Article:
At MagnifyMoney, we are passionate about increasing financial literacy and financial education. We have been working on developing a basic financial literacy course with Brooklyn College over the last few months, and on Monday I tested out that curriculum on the first 17 students, all of whom are freshman.
I always enjoy getting out of the office, meeting people and listening to their stories. And I had the great fortune of meeting a wonderful group of college students, our financial literacy guinea pigs.
Our course had 5 components:
- Understanding time perspective, and how that influences financial decisions.
- Understanding the power of compounding interest
- Understanding your credit score, and how important it will become
- How to choose the best checking and savings account, particularly when free does not mean free
- How to choose the best credit card, and should a college student even get a credit card?
In the class, only 35% of the students had received any prior financial literacy training before our session today. I feel like our education system is not adequately preparing our children for the big decisions that they need to make in college, and I am thrilled to be partnering with Brooklyn College to get them the information that they need early in their college careers.
They have made meaningful financial decisions by selecting a college and a financial aid (or scholarship) package. These student loans will be with them for a very long time, and will influence their financial lives in very meaningful ways. Students should be taught about compounding interest and debt well before they have to make decisions about financing their education.
In addition to student loans, they have become the focal point of bank marketing messages. One student has a checking account from Bank of America, and she opened the account after they arrived at her high school. Yes, banks were marketing at high schools! How can a student decide the appropriate checking account with confidence, if they are not taught about monthly fees, ATM fees and overdraft fees.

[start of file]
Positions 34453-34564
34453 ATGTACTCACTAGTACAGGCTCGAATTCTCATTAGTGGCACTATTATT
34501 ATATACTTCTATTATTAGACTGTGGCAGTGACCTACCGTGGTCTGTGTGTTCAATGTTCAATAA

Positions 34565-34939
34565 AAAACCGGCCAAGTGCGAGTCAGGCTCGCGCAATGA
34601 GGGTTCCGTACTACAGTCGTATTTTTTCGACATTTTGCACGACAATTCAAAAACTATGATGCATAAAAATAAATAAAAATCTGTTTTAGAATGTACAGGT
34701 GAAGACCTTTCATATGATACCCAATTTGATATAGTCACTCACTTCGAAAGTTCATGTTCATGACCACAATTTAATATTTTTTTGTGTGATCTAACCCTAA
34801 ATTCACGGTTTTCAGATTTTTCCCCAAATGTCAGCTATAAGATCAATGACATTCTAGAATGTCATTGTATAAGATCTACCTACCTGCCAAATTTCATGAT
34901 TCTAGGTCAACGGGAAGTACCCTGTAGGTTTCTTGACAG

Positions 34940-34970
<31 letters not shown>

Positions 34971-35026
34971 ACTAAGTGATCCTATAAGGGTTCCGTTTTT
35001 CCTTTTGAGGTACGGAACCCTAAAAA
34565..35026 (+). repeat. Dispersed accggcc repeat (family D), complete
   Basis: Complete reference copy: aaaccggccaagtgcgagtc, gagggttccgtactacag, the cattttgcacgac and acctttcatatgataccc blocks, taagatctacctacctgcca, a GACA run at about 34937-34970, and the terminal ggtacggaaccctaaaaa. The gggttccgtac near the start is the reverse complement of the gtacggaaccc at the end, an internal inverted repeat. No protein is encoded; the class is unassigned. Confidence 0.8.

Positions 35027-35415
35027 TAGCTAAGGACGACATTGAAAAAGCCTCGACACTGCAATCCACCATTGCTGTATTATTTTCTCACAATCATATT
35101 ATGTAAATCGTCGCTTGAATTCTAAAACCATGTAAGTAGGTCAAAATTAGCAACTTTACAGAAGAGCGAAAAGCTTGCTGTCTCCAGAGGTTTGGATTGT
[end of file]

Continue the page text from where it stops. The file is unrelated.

Most of the information that I shared with the students came as a surprise. Some of the biggest surprises:
- Credit scores do not take income or expenses into account.
- Banks are even allowed to charge $35 for a $6 overdraft. They thought that had to be illegal (and, quite frankly, so do I!)
- Paying the minimum due will result in nearly 30 years of debt repayment, with the absolute cost turning into more than two times the original purchase price.
- The power of compounding interest to work towards their advantage. They did not realize how much diligent, early savings could produce for retirement.
From my perspective, I can’t believe how banks continue to use branch locations and tradition (my parents banked there, so I will too) to recruit and keep customers, including the most digitally engaged generation every. The students told me about how they bought books (online), clothes (online), and even food (online). But, when it came to banking and credit cards, they just responded to what was in front of them, rather than price-comparison shopping online.
We need to educate people, starting at a very young age, about the true cost of banking and borrowing products. And we need to build a habit of comparing, ditching and switching. Once the students today realized how expensive traditional banking has become, and how good the other alternatives can be, they committed to behaving differently.
After the lesson, I spent a lot of time answering individual questions. It was great to see their engagement, and I hope I convinced a few people today. But I am excited to take the feedback and make the course even better. For far too long, banks have received far too much for too little. If we can train the next generation to become truly financially and digitally savvy, so much money can be saved.
We have big rollout plans for this course. So, I thank the first 17 for their feedback, and I will write more about our exciting plans soon.
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